This grocer quickly became my favorite stop for a quick lunch or light evening meal when I didn’t feel like going out to a café. It was a medium sized grocery store (but much smaller than what many of us are used to) that had just about everything you could want. I would come in here to pick up fruit and cheese as well as juice for a light meal. Happily, I found out early in the week that if you go in at about 7 pm, the baguettes are fresh and warm!
There is a good meat selection and a service deli for cheeses and other delights. In the back is small wine and beer section, laundry detergents, and cookies/candies.
Be sure to bag and weigh your produce before going to the register – look for the number on the sign where you get the item and push that number on the scale. It will give you a sticker to put on the produce bag.
Take you own bags if you don’t want to pay for them – only eight cents each, but if you have bags, then you can save a little bit. I found that most items here were cheaper than the DeSpar shops (at least the things I bought).
The grocer is located around the corner from the Medici Chapel and not far from the train station on Via Del Melarancio. They are closed on Sundays but otherwise stay open later into the evening.
In the afternoon, we were heading to the other side of the Arno River. We crossed over the oldest bridge in Florence, and the one with the character: the Ponte Vecchio.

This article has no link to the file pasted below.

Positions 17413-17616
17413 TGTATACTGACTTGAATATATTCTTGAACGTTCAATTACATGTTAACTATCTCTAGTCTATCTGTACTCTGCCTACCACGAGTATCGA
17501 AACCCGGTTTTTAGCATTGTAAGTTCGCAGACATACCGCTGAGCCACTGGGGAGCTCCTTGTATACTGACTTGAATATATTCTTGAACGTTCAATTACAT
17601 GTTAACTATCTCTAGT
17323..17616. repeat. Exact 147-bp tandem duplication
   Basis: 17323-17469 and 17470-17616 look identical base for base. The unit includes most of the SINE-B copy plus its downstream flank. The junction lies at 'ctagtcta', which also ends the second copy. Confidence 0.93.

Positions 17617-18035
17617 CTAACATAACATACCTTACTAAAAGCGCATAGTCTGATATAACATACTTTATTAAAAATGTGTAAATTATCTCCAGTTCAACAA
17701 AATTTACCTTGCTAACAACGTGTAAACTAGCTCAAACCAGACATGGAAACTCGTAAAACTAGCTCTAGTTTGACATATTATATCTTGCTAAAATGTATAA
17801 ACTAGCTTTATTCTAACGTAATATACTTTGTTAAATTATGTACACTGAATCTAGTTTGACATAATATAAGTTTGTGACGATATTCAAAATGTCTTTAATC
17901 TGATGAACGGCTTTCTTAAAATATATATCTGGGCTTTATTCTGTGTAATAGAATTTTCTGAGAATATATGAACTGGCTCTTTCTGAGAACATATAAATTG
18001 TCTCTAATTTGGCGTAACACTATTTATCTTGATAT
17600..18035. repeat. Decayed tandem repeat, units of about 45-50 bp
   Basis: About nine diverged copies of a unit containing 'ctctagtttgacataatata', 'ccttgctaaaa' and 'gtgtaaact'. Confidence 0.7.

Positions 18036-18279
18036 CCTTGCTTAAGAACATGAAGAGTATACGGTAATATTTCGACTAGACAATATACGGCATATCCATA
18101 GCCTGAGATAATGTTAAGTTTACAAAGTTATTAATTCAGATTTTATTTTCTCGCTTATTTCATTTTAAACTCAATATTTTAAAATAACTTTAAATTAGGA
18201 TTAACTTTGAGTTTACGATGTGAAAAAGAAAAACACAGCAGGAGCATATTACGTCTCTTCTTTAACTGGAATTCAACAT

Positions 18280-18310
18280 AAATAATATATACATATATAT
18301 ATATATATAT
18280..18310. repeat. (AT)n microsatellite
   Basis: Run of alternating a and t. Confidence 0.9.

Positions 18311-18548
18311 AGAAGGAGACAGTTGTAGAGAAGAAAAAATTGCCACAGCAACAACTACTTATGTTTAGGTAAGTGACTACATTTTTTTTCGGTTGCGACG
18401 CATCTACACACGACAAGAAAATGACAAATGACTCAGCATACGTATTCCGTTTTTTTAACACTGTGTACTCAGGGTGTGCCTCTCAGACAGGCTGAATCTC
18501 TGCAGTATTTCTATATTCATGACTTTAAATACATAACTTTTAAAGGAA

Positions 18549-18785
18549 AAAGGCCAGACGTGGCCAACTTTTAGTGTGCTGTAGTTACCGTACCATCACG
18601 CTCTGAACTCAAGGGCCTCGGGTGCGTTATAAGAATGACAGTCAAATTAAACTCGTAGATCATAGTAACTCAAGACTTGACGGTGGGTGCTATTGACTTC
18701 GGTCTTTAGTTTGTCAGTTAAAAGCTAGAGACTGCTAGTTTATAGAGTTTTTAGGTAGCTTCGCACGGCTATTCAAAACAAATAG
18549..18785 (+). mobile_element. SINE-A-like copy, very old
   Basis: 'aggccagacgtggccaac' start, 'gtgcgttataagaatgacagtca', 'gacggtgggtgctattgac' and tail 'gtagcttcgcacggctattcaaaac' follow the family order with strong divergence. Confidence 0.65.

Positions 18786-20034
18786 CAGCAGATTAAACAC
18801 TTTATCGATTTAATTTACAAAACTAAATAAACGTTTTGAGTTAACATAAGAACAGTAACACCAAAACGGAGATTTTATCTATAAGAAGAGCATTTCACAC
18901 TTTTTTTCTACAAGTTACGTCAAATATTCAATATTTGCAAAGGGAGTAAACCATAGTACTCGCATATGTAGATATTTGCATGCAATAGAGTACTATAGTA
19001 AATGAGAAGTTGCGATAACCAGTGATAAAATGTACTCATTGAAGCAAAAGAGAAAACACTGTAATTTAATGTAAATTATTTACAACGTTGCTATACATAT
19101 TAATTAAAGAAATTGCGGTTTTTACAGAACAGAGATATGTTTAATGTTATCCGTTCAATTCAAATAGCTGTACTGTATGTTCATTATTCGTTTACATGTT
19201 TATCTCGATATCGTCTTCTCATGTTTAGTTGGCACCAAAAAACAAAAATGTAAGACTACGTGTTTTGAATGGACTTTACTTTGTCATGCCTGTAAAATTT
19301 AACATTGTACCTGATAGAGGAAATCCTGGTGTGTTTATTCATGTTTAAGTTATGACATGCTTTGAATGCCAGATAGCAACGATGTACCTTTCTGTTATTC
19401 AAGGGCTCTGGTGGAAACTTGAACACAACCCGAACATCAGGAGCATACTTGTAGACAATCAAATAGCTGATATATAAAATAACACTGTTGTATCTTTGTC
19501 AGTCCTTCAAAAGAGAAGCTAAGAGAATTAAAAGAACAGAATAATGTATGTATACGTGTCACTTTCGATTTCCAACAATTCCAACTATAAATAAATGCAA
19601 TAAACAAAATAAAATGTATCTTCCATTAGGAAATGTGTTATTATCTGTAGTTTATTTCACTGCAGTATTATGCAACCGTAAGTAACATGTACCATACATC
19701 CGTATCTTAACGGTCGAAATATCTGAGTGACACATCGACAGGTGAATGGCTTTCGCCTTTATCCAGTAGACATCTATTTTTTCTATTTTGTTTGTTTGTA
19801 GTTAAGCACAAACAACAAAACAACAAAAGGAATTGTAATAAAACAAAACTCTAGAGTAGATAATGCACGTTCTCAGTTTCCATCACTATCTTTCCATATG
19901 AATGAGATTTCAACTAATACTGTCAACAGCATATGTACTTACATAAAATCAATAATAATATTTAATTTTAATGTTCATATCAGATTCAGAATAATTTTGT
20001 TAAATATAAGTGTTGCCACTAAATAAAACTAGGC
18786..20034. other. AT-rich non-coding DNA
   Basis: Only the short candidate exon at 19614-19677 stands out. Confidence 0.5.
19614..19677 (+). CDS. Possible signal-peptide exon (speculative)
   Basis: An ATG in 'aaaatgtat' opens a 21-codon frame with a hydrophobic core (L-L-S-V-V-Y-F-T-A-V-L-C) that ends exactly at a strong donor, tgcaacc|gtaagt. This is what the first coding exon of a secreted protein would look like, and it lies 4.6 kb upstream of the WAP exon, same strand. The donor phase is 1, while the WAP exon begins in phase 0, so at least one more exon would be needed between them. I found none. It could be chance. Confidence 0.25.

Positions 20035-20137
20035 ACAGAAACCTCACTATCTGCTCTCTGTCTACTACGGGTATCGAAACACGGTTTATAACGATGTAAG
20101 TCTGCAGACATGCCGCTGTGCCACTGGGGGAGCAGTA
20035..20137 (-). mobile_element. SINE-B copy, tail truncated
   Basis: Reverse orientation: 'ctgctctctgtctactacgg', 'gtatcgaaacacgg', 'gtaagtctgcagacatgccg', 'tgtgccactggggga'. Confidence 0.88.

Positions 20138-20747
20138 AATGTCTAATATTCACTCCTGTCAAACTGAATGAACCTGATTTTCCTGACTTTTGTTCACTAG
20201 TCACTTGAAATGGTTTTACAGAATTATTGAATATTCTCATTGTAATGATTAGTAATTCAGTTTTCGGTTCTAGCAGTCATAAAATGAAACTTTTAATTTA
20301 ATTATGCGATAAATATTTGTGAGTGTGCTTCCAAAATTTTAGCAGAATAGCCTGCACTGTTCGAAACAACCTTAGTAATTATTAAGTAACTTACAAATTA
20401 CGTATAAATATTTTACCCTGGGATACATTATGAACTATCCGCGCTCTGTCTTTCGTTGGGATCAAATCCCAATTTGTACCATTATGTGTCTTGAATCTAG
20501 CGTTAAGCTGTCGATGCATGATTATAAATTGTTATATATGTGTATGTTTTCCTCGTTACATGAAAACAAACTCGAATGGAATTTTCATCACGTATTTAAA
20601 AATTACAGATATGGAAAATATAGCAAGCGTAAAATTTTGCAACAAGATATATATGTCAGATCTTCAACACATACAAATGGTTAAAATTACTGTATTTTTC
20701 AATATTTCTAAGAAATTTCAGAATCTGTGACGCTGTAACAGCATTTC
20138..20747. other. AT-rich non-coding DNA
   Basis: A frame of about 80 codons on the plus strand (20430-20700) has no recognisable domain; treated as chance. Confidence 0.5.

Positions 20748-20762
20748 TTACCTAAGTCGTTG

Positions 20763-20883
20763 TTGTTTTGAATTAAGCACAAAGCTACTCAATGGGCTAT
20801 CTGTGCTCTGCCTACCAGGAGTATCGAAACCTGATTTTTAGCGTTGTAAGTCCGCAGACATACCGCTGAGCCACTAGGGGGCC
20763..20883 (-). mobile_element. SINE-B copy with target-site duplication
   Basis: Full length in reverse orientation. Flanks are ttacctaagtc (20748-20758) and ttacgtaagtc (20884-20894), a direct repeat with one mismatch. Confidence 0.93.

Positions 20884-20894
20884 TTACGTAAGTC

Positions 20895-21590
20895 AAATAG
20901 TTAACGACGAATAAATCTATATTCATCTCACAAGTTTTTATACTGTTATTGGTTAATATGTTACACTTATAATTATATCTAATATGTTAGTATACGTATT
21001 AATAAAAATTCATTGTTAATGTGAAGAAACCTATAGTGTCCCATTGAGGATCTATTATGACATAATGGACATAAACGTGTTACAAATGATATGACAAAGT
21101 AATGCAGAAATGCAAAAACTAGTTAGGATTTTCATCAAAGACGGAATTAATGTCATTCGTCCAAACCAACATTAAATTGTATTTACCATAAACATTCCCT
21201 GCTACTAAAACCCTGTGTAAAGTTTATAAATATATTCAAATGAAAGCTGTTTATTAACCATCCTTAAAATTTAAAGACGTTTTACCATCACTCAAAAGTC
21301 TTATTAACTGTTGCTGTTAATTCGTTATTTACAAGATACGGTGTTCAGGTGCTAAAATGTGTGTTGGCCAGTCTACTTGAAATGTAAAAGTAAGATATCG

This is a wonderful little shop that sells quality second hand (and new) art books in English at really good prices. Our instructor, who lives in Florence, made a special trip to point it out to us. After looking around, we found our textbook in there, brand new, for half of what we paid for it. Needless to say, after that we were sold on the place!
They have paperbacks and hardbacks, not just art books, but all kinds of books; and the titles are continuously changing.
The shop is located really close to the Cathedral at the end of Via delle Oche, not too far from the Bargello. They are open Monday through Friday from 9:00–7:30 and on Saturdays 10:30-7:30.
I had to get back to the hotel for our class lecture and I spent all my time taking photos, so I quickly grabbed some fruit and cheese at the Conrad City, a local grocer that I frequently used while in Florence.
You’ll see DeSpar around town – it is a quick convenience store (like a 7-11) where you can get foods and necessities quickly. I liked to stop in here for water and soda since they are cheaper here than in a café or bar. They also have cheeses, meats and breads, but if you want a larger selection, then you should head to a larger grocer or the markets.